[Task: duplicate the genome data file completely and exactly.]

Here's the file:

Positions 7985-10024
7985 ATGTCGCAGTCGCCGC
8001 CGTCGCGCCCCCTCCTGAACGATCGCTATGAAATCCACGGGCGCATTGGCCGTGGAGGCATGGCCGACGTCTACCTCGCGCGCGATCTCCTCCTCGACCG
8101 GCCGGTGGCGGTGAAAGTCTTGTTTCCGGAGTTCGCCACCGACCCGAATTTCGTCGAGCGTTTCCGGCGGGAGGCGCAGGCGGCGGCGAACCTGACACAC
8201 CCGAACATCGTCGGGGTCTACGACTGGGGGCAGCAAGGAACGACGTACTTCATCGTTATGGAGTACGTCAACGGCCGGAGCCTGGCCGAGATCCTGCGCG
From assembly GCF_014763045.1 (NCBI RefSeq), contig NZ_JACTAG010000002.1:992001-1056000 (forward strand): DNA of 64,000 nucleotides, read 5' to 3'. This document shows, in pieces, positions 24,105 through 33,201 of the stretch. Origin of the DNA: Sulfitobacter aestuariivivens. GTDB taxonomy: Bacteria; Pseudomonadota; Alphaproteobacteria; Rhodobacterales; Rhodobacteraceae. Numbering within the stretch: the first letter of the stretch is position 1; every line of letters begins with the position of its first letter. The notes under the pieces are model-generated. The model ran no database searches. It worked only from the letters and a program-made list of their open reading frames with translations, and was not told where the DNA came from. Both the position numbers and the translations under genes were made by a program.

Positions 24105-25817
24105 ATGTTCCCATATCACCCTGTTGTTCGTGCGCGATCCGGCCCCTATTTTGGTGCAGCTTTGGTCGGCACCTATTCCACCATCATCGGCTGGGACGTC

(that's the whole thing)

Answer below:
Positions 7985-10024
7985 ATGTCGCAGTCGCCGC
8001 CGTCGCGCCCCCTCCTGAACGATCGCTATGAAATCCACGGGCGCATTGGCCGTGGAGGCATGGCCGACGTCTACCTCGCGCGCGATCTCCTCCTCGACCG
8101 GCCGGTGGCGGTGAAAGTCTTGTTTCCGGAGTTCGCCACCGACCCGAATTTCGTCGAGCGTTTCCGGCGGGAGGCGCAGGCGGCGGCGAACCTGACACAC
8201 CCGAACATCGTCGGGGTCTACGACTGGGGGCAGCAAGGAACGACGTACTTCATCGTTATGGAGTACGTCAACGGCCGGAGCCTGGCCGAGATCCTGCGCG
From assembly GCF_014763045.1 (NCBI RefSeq), contig NZ_JACTAG010000002.1:992001-1056000 (forward strand): DNA of 64,000 nucleotides, read 5' to 3'. This document shows, in pieces, positions 24,105 through 33,201 of the stretch. Origin of the DNA: Sulfitobacter aestuariivivens. GTDB taxonomy: Bacteria; Pseudomonadota; Alphaproteobacteria; Rhodobacterales; Rhodobacteraceae. Numbering within the stretch: the first letter of the stretch is position 1; every line of letters begins with the position of its first letter. The notes under the pieces are model-generated. The model ran no database searches. It worked only from the letters and a program-made list of their open reading frames with translations, and was not told where the DNA came from. Both the position numbers and the translations under genes were made by a program.

Positions 24105-25817
24105 ATGTTCCCATATCACCCTGTTGTTCGTGCGCGATCCGGCCCCTATTTTGGTGCAGCTTTGGTCGGCACCTATTCCACCATCATCGGCTGGGACGTC